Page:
'Sixty to 90 percent of jobs are found informally—mainly through friends, relatives, and direct contacts'

I thought about the above statistic as I read a new book called The 11 Laws of Likability: Relationship Networking . . . Because People Do Business with People They Like. The author, Michelle Lederman, gives good advice on how to network in a more relaxed and authentic way. If you are looking for a job (or trying to build your business), her advice can be invaluable.


My favorite chapter was one on “The Law of Perception” that discussed nonverbal body language and how important it is in a job interview or in business dealings. Making eye contact, standing tall, and pausing at the right time can all lead to positive perceptions whereas lack of eye contact or staring, slouching and coming off as insincere and fake can give a negative impression that loses you a job interview or potential client.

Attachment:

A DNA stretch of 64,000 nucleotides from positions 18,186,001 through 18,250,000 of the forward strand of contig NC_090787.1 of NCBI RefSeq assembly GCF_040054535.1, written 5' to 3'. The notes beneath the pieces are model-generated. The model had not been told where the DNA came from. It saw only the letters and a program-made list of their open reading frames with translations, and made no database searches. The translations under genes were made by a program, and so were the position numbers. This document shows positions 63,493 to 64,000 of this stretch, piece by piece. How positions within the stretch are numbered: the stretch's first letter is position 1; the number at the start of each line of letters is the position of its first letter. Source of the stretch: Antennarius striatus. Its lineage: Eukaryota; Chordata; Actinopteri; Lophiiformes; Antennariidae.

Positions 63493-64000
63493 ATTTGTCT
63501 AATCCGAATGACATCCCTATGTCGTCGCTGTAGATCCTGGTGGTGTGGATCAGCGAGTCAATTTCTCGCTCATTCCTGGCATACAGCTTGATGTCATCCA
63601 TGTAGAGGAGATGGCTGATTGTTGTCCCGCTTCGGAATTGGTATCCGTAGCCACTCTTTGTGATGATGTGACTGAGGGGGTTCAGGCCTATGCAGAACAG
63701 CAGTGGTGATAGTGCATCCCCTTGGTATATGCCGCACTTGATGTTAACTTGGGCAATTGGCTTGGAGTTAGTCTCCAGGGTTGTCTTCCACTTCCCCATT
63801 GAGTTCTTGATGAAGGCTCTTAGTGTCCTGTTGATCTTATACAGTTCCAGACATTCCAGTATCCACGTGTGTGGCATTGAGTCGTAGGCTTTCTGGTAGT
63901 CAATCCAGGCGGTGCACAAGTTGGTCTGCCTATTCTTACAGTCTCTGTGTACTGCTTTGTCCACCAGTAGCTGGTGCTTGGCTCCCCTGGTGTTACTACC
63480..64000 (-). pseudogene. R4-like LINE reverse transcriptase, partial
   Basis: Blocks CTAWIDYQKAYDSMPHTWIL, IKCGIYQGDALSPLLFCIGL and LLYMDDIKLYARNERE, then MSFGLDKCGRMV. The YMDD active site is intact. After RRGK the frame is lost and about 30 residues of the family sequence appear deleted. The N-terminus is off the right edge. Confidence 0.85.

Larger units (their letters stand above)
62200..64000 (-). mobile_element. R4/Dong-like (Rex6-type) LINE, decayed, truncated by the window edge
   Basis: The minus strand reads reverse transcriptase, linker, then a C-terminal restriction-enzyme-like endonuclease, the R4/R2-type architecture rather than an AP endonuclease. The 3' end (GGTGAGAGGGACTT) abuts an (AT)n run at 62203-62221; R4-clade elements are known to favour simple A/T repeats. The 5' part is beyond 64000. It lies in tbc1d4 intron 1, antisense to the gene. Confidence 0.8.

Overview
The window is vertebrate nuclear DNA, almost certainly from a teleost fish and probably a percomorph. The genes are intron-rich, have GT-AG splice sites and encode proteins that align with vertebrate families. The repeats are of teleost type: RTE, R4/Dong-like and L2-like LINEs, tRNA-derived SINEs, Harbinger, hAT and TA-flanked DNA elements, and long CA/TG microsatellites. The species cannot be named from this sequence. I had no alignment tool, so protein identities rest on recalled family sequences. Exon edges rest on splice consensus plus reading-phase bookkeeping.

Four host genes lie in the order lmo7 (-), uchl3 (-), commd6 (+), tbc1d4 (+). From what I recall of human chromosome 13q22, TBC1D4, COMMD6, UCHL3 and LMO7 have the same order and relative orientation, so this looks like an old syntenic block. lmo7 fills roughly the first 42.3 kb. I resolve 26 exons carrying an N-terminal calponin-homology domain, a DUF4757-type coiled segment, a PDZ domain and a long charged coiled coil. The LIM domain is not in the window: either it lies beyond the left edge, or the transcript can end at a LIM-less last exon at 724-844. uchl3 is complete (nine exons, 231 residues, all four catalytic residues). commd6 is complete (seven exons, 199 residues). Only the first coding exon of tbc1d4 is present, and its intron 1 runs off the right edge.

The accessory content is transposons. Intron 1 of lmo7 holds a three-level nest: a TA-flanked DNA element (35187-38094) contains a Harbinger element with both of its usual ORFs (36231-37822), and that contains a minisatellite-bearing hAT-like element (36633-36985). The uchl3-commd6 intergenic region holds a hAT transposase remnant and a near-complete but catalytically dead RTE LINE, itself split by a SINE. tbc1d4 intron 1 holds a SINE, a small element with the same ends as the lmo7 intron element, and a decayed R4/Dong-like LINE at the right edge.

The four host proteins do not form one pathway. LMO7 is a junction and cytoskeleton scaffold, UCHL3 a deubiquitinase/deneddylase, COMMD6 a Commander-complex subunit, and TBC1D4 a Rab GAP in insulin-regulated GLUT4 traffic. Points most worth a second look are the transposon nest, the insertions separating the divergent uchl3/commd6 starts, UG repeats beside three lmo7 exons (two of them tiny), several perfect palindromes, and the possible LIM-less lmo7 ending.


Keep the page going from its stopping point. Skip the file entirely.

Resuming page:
I used to think it was unfair that people had to get others to like them or had to know someone to get a job but I realize that this analysis was unfair itself. Why would someone want to hire someone or do business with someone who is not recommended by a person that you think highly of? Is a complete stranger with no known background a better bet? I doubt it.


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